Who is this Wong and why is he all up in our grill lately? First came Mr Wong, representing all that is great and elegant about old-world Shanghai, and almost simultaneously up pops Johnny Wong in Darlinghurst – it's like Mr Wong’s rebellious little cousin who listens to gang$ta rap and gets all the girls with his smooth talk and fast ways. We’ve fallen hard for his charms.
Johnny Wong’s Dumpling Bar is tucked into that little bit of nowhere on the landing between Kinselas and Lo-Fi in Taylor’s Square. You’re asked for ID on the way in, which is a bit weird if you’re not thinking of heading upstairs to the bar after dinner, but hey, at least this is the youngest we’ll ever be again, right?
It’s a small space that seats only around 25 of Darlinghurst’s best-dressed party-goers at a time, so be prepared to wait a while if you’re here during peak hour. An incredible, awesome neon sign adorns the wall, the sides of the kitchen are plastered in Chinese newspaper and it’s bright, clean and pulsing with colour, kitsch waving-cat figurines and Frank Ocean from the speakers.
It’s surprising that there’s only a single beer offering, and even more surprising that it’s Japanese Asahi and not say, Tsing Tao, but the cocktails are so much fun that it doesn’t really matter. They’re made fast and fresh and come served in tall paper cups with lids and straws. Some are blended with ice like the Year of the Wong, a frosted adult frappé of Tanqueray, apple, mint and cucumber which tastes like a delicious detox – plus gin. Others are poured over ice like the gingery mix of Tanqueray, lime, basil and a spoonful of marmalade.
The food menu is small but concise and there are a few specials that change now and then to bulk it up. As the name suggests, they’re slinging dumplings, which are on the whole tasty and make for great drinking food (and on Wednesdays they’re only one buck each). The pork, Chinese cabbage and garlic- chive boiled dumplings are a little soggy, but there’s a good filling-to-dough ratio and a nice hit of ginger.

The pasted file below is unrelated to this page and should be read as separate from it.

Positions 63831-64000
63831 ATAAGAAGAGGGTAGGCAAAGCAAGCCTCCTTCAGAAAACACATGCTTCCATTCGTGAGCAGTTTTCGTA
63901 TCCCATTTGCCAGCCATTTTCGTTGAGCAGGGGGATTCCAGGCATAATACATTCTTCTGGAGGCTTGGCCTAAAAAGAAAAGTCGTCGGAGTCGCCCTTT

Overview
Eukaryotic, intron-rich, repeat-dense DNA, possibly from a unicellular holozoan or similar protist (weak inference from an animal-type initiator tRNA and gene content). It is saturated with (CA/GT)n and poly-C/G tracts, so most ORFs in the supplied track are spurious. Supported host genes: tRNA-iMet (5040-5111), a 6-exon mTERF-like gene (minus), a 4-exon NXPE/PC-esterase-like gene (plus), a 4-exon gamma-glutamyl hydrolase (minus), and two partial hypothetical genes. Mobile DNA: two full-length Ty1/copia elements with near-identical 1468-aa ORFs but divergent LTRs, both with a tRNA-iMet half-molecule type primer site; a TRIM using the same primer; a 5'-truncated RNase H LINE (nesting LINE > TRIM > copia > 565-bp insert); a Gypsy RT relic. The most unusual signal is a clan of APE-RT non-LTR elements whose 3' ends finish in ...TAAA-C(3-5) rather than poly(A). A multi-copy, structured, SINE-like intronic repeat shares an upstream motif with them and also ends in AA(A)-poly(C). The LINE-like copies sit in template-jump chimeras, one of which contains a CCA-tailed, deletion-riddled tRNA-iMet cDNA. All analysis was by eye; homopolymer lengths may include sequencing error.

The same pork mix finds its way into the pan-fried Shanghai-style buns which are a winner with a crunchy golden base and fluffy top. The filling inside the vegetable and coriander steamed dumplings is fresh and light, but the house-made dumpling skin on these (and luckily only these) is so claggy that it sticks to everything: the plate, the roof of your mouth, your teeth and probably your intestines. But the doughnut-shaped pan-fried shallot pancakes are nicely dense and perfectly savoury with crisp edges – they're best dipped in black vinegar with a dollop of dark and thick chilli oil.
If you came for the dumplings, you’ll stay for the extras. A salad of chewy cubes of tofu, paper-thin slices of daikon, shaved fennel, herbs and twirls of crunchy egg noodles is a textural heaven. It’s unexpectedly sophisticated for this little restaurant, and nicely balances out any dumpling heaviness.
Whether it’s a fly-by on the way up to Lo-Fi or a frozen-cocktail Sunday session, Johnny Wong has struck midnight-feast gold, and there’s nothing wong with that.